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ROUGH CUTS | Mixed reactions from the Generals and Colonels

IN our column yesterday, we harped on the ambiguity of the call of Department of Interior and Local Government (DILG) Secretary Ben Hur Abalos, Jr. to the officers of the Philippine National Police (PNP) with ranks of Colonel and General to submit their courtesy resignation to give way to the cleansing of the organization.

     Abalos’s call is some kind of a strong manifestation of the Secretary’s effort to rid the PNP of members who have been suspected of involvement in the illegal drugs trade that has been pestering Philippine society.  The problem of policemen involved in the drug trade either as direct participants in the operation of syndicates or as protectors has been known to have existed from one administration to another.

     When the Duterte administration was hot on the heels of the drug traders to the point that a number of Police Officers, including generals and colonels, were named and being hotly run after, the targets simply sought refuge from existing Philippine laws that guarantee their human rights. With their allies in the international community, the prosecution of those involved got impaired allowing those concerned officers to have the last laugh.

     With all these hindrances couched by the country’s human rights law, the campaign by the previous administration to eradicate illegal drugs in the country and flush out the law enforcers who were into it ended a flop.

     And if we have to go by the call of Abalos, Jr. for the colonels and generals to submit their courtesy resignation then we can only assume that the illegal drug traders aided by their police protectors and direct trade participants are back with a vengeance.

     Perhaps the DILG secretary realizes the futility of running after the scalawags in the organization that is directly under his agency’s supervision he has to resort to what to him could be the easier way of doing away with these scum bugs. That is, have them submit their resignation and let a 5-man body look into their personal record in the service; retain the deserving and accept the resignation of those validated of their criminal activity.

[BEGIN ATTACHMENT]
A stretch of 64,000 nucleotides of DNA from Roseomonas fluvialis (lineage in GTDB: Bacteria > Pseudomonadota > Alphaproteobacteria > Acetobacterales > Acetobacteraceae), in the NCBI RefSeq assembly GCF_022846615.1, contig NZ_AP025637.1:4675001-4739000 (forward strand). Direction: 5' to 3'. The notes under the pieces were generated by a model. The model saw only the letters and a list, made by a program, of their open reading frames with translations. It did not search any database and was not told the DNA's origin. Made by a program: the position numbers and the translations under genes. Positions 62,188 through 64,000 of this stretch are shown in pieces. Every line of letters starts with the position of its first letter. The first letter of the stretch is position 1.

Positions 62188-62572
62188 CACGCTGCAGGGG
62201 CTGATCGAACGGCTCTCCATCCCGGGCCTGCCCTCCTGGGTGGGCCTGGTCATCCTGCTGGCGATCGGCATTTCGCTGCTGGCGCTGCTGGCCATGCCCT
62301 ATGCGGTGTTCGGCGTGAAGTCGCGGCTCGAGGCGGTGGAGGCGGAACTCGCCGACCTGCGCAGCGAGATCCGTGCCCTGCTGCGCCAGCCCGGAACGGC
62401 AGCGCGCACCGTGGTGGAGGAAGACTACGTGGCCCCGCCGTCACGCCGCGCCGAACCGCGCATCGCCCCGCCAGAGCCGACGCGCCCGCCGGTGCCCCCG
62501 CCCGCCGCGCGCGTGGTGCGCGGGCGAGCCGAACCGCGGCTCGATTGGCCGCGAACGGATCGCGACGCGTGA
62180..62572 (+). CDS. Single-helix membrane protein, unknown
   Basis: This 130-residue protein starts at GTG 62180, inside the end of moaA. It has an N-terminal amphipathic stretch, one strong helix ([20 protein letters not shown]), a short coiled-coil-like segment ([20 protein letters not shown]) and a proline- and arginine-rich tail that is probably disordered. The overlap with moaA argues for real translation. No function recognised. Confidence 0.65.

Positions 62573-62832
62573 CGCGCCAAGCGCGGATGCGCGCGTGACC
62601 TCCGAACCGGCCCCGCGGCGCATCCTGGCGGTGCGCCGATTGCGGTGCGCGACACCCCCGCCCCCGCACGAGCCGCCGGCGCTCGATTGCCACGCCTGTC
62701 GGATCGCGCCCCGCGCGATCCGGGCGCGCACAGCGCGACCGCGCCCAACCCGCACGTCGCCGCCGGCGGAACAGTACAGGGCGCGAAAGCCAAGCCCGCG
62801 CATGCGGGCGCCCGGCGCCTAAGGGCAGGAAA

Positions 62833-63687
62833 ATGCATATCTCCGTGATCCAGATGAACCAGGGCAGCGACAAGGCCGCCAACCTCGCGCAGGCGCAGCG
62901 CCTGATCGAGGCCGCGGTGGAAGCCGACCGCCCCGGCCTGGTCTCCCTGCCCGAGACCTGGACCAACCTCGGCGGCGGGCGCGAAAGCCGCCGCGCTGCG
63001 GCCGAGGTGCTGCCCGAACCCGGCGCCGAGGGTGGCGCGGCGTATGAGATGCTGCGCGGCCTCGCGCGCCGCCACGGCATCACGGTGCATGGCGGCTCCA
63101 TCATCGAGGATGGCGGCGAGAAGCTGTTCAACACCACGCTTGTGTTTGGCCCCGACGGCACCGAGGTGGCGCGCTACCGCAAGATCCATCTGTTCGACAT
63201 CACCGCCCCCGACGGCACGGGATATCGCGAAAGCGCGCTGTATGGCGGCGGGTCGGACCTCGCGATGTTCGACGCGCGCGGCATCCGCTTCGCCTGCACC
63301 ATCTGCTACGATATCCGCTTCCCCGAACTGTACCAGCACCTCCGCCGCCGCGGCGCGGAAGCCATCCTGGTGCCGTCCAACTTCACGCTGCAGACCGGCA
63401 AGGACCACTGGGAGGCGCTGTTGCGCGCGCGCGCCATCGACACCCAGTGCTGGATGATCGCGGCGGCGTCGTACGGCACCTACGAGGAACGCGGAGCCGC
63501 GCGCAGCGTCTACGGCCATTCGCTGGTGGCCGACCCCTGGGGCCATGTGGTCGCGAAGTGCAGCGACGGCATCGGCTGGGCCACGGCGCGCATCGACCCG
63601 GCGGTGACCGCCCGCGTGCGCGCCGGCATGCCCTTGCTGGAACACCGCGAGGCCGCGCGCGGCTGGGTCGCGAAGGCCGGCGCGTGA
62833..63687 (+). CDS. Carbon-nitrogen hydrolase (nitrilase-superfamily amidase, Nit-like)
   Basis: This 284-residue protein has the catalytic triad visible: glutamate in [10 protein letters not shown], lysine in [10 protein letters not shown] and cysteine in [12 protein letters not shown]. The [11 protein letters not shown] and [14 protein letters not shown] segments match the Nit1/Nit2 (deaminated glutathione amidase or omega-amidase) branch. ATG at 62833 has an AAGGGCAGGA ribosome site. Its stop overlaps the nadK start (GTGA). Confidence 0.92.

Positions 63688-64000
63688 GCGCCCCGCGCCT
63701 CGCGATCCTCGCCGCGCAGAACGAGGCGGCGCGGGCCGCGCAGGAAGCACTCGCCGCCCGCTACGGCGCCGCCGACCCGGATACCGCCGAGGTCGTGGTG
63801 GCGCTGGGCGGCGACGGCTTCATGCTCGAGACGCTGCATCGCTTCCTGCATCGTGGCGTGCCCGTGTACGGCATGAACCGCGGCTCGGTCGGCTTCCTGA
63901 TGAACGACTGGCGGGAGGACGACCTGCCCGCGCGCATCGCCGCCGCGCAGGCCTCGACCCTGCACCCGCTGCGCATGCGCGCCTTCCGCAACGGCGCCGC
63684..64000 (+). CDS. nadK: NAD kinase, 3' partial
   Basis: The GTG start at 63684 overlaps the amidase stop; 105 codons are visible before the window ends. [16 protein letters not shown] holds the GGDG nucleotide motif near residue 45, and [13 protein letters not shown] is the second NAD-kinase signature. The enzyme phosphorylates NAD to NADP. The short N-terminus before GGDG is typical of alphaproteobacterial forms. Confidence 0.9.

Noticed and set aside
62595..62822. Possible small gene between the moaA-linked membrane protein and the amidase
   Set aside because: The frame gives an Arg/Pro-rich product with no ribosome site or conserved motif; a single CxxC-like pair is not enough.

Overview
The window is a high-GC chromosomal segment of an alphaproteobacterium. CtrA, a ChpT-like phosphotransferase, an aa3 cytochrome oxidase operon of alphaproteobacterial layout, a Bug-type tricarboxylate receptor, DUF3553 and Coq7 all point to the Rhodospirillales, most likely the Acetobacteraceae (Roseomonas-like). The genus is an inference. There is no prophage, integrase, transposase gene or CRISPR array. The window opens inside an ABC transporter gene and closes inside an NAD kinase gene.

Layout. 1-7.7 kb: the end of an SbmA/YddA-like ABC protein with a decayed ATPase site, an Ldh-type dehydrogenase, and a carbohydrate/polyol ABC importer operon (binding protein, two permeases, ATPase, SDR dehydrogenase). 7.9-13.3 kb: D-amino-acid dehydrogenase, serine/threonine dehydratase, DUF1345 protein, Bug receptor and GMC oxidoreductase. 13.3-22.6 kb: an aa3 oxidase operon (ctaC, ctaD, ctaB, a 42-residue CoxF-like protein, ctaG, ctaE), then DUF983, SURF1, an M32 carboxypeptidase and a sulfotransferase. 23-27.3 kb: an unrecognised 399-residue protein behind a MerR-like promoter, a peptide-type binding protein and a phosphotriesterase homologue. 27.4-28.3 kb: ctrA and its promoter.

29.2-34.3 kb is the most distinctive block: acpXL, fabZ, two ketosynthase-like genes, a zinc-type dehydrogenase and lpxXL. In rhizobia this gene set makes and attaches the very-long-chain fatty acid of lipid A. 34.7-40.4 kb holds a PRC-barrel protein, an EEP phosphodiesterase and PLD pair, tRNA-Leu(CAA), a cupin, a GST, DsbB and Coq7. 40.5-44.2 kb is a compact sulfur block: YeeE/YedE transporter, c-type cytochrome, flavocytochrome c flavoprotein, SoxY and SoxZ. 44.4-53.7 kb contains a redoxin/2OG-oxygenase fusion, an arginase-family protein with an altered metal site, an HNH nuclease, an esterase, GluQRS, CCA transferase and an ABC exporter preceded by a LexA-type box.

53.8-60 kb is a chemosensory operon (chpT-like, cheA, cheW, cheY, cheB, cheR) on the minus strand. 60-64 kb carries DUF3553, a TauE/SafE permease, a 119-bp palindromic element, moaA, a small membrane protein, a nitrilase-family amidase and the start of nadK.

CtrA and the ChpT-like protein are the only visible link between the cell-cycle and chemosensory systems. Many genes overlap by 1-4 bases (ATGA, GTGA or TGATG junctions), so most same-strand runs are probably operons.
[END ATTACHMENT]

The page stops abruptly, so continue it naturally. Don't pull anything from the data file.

In succeeding pronouncements Abalos clarified that those who submit their courtesy resignation are considered retired from the police service. Thus they are entitled to retirement benefits and other gratuities. That is on the premise that they are found clean. But those found to have indeed abetted the proliferation of the illegal drugs trade will have to be prosecuted. And only after they are cleared can they avail of the retirement benefits.


     With this development on the Abalos call we tried – and succeeded – to reach out to some friends and relatives in the police organization who have attained either the colonel or general ranks to seek out their reaction. We were able to contact a number of them but they refused to give their take on the issue.

     But we were lucky. A friend who happens to be a son of a former high school classmate shared with us the sentiment of many Generals and Colonels.

     He told us that the call by the DILG chief gets mixed reactions from those who belong to the rank levels. Mostly, according to this officer, are hesitating to tender their courtesy resignation. But according to him, many followed when the PNP chief submitted his. And he is one of them. Those who tendered their courtesy resignation, our contact in the PNP said, their action is “to clear once and for all that most of the PNP officers are not involved in the drug trade and to show their support to the efforts of the organization to weed out those involved in the illegal activities.

     But according to him many of the officers are apprehensive that the move might destroy the career of many policemen because of accusations that may not be proven. In fact, he cited several cases of policemen, top officials included, who were accused of crimes but have not been convicted because of lack of evidence or because witnesses refused to testify. And sadly they remain in the service and manage to retire with all the benefits given. And their cases even underwent court processes.

     Thus, according to this official, the Abalos’ mandate could either lead to termination from service of those who deserve to be terminated or ousted because of the infraction; or to the wrongful punishment of officers who are not supposed to be punished and instead retained in the force.

     This fate of the Colonels and Generals depends on how impartial the members of the 5-man body will review the records of the Generals and Colonels.

     If any one of the five or all of them becomes subservient to some vested interests then that would be the end of the intention of the DILG Secretary’s call for submission of courtesy resignation. Of course, our insider source said that many of the officers who asked to resign believed that they have nothing to fear. Meaning, they are not involved.

     And should the succeeding review prove to be impartial they are optimistic that the PNP can start with a clean slate over again.

     We wish the officer who shared the mixed sentiments is right in his expectation of the 5-man body. If not then a tainted police organization will continue to rein the police force.


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